I think it's OK to have the different pages, and if you can have them connected to your main page, then you are offering everyone that much more than just your marketing spiel. It will work for ya!
Our school has no policies on this. We are just starting the discussion. In the meantime, there are several departments with their own pages or groups. I think it's a good thing - it allows more interaction and conversation between students/prospectives and the specific folks who know their specific areas. The central college site can't and won't keep up with everything that's going on in all the different areas. There is of course the question of branding and control - but in my opinion decentralizing on FB allows for more good than harm.
The name of the game in social media is authenticity. If we start trying to control who does what in arenas like Facebook we will quickly get pushed out by the "real" users. I think you'll actually be pleasantly surprised by how other positive presences on FB will help your main site and your brand overall.
At DePaul University, we don't have a policy, but we do have a social media working group that pulls together many of the social media participants across the U, which helps us coordinate. Our main Facebook page is structured as a hub, designed to point people at the niche Facebook pages that interest them. From that point of view, we don't have a problem with individual programs or departments creating pages. Eventually, however, there will be too many for the hub to serve as good navigation.
We have loads of Facebook pages and groups, some created organically from students, others by university staff. Facebook is a prime example of the "if you build it, they will come" philosophy. I set one up for current students but it is widely used by future students to get "real" information about the university as opposed to what is perceived as marketing spin on our webpage. I had our legal office cross check it to ensure we weren't using it as some kind of market research/sales and marketing tool which contravenes Facebook terms and conditions. There's a disclaimer in the group description.

Students don't decide to join one group over another....they join all of them! so I don't think it will water down your main group/page. And it gives a more realistic sense of what the students feel proud to be affiliated with - it does, after all, appear in their personal profile.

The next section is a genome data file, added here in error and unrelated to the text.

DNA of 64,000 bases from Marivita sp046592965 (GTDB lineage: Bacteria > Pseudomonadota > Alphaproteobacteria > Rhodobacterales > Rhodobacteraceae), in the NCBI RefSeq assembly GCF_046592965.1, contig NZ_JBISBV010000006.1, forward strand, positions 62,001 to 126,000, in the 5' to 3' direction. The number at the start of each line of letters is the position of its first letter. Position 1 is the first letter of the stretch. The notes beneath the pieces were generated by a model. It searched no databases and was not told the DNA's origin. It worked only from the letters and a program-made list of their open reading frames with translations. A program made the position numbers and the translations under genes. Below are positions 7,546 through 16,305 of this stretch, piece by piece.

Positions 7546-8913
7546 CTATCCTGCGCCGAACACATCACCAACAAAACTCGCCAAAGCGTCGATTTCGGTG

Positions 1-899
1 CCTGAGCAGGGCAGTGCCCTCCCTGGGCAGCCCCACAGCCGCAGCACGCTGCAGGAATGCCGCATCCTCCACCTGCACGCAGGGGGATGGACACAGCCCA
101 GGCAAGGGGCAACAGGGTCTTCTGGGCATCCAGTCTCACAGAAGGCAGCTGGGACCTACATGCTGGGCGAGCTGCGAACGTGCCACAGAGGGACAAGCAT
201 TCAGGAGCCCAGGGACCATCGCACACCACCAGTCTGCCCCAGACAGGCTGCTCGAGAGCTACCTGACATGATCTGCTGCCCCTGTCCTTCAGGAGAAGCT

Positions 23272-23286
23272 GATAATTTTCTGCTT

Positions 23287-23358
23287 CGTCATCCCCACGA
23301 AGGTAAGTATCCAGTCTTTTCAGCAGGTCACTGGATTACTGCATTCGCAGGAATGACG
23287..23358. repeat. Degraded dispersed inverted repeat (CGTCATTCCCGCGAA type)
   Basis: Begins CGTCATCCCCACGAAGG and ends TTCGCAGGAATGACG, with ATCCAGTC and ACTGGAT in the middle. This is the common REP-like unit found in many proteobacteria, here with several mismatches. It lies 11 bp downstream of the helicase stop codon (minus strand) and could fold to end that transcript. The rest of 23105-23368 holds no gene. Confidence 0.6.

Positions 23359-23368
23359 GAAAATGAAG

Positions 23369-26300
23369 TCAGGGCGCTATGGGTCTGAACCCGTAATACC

We have a mixture of staff and students as our admins/officers and we've given the staff tongue in cheek job titles so that the group doesn't look too "official".

I agree with Courtney...
"If we start trying to control who does what in arenas like Facebook we will quickly get pushed out by the "real" users."
We (a small school in a big city) just got into the Facebook arena after the eduweb conference and we are still reaching out as it is to students and alumni. It hasn't come to a departmental level yet, but I am interested in seeing how others are approaching it.
I think you have an opportunity to harness the energy and resources of other departments and colleges to show a more complete picture of your university.

Creating enough content that is fresh and interesting to a very broad audience (which is what a general school page will attract) is a challenging task. Allowing these other departments and colleges to create sub-communities under your umbrella may be a great way to approach Facebook. I would probably encourage you to link to these pages from your own main Facebook page. Encourage engagement with your school at multiple levels. Being a fan of the USC Upstate page does not preclude someone from being a fan of the Biology Department. In fact, you are giving them more opportunities to identify with your school, more ways to get relevant information that is important to them, and mroe ways to build a stronger USC Upstate network.
Hi Mark, I see this post is quite old but you seem to be the FB expert here! How do I link 'sub' pages (i.e. departmental pages) to the a 'main' University page?